Talita also denounces that, in all these years of existence, neither SESAB nor SMS made an effort to put the CPN on the population’s radar. Furthermore, the equipment is not recommended for pregnant women by the city’s primary care team, which is responsible for pregnant women’s prenatal care. Both due to ignorance of the service, and due to the “ignorant and scientifically unfounded belief” that the hospital is always the best place for birth.
For Andreza, it is necessary to think together with SESAB and SMS about strategies to disseminate the benefits of natural birth. “Women are afraid of either pain or obstetric violence. It is necessary to dissociate normal birth from suffering. The professionals themselves instill in the woman’s head that by going to these centers she is at risk. They don’t explain the strategies that allow them to function safely,” she says.
:: What do the Lula government’s initial decisions reveal regarding women’s health policies? ::
After the meeting between Mansão do Caminho and Sesab, it was decided to continue offering prenatal services to the community in the Center, but births must be absorbed by the state. As the Mansão do Caminho CPN is the only out-of-hospital facility in the city, and serves users from all over the state, the experts guarantee that there is no other space that can replace it and accommodate their demands with the same quality and respecting autonomy. of the choice of pregnant women who chose to give birth at the CPN.
“The absence of an option is a reinforcement of obstetric violence. It is the state’s duty to guarantee access to healthcare, from which we can infer that the reproduction of the extra-hospital ANC model should continue to be the proposal. There is no reason for a setback”, warns Tanila.
Talita highlights that it is not trivial that at the Center there has not been even one maternal death in 12 years of operation. “This shows the high quality of assistance provided there. We don’t have equipment in Salvador that can replace it. It is a single reference for service according to international assistance standards in this model, the State is unable to fill this void immediately”, he analyzes.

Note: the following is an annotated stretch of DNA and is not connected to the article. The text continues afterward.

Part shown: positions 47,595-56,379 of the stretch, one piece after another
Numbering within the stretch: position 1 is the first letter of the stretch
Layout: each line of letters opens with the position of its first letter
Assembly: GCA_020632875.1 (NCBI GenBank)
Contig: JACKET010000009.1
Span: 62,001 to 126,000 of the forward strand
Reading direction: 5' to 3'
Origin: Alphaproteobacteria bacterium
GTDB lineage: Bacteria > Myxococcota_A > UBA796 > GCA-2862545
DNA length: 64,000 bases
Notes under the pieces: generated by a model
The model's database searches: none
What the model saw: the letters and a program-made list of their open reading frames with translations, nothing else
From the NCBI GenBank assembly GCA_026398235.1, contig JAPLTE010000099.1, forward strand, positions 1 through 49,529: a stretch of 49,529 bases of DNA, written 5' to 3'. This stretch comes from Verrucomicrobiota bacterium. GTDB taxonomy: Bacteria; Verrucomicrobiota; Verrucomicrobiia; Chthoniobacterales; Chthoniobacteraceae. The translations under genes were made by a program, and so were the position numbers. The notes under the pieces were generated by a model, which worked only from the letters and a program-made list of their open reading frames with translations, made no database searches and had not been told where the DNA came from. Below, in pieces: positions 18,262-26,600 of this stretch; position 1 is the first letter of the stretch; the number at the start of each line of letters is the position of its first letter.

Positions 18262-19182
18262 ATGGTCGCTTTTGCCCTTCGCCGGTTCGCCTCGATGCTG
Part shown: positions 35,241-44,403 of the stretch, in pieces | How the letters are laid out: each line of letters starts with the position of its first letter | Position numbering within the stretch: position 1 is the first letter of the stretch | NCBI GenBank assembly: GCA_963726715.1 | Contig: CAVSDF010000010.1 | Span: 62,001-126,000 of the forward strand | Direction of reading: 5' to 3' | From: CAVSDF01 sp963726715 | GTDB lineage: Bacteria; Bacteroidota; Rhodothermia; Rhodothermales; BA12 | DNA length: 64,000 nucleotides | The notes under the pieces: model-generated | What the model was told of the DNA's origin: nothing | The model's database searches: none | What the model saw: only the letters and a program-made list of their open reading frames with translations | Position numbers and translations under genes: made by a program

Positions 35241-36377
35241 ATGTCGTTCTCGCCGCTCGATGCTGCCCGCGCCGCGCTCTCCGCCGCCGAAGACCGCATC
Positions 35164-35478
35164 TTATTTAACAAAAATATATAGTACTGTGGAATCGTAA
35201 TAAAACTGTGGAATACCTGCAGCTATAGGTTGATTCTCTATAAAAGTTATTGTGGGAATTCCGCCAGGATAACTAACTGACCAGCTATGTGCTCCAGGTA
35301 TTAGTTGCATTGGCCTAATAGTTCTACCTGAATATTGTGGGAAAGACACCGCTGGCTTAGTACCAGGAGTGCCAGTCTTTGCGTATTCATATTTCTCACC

:: Brazil takes steps backwards in controlling infant mortality; 2 out of every 3 baby deaths are preventable ::
Impacts of racism
Over the 12 years of activity, the Center has carried out around 7 thousand births, remaining a reference in good care and reception practices. The loss of this space is classified by Tanila as a setback that impacts social development. The impact is even greater for black, poor and peripheral women, who according to experts are the main victims of obstetric violence.
A survey carried out by the Institute of Health Policy Studies and the Çarê Institute in 2021 shows that black women are also the main victims of maternal mortality in Brazil.
Tanila also denounces that the closure of the Center happens in parallel to “social misinformation”, due to the announcement of the displacement of births that would take place at CPN Marieta de Souza Pereira to the intra-hospital CPN at Albert Sabin hospital.
“The environments are incomparable. We need to improve the structures of the other obstetric beds in Salvador, yes, but that does not exempt us from the commitment to offering a service that is not the same as what exists in Salvador”, he adds. Furthermore, Andreza remembers that the Mansão do Caminho CPN relied on the voluntary work of doulas, unlike hospital maternity wards.
:: Structural racism leads to higher maternal mortality among black women, researcher points out ::
Talita agrees with the assessment. The doctoral student fears a rise in obstetric violence in Salvador, and also lethal outcomes in births, considering that maternity wards are already experiencing overcrowding. “All this pressure for beds encourages a rush to provide assistance on the part of professional teams, who break waters, force people to exert force, and mutilate the genitals of women in labor to get the babies out immediately,” she reports.
She explains that in-hospital CPNs still depend on the hospital’s general triage, that is, women cannot request to be seen there, they need to wait for a vacancy, regardless of the progression of labor.
“The dialogue has been maintained. Sesab and SMS have to reflect on their share of the blame. We are looking for alternatives for maintaining the Mansão do Caminho CPN, when in fact this space should have already been multiplied”, concludes Andreza.
Source: BdF Bahia
Editing: Gabriela Amorim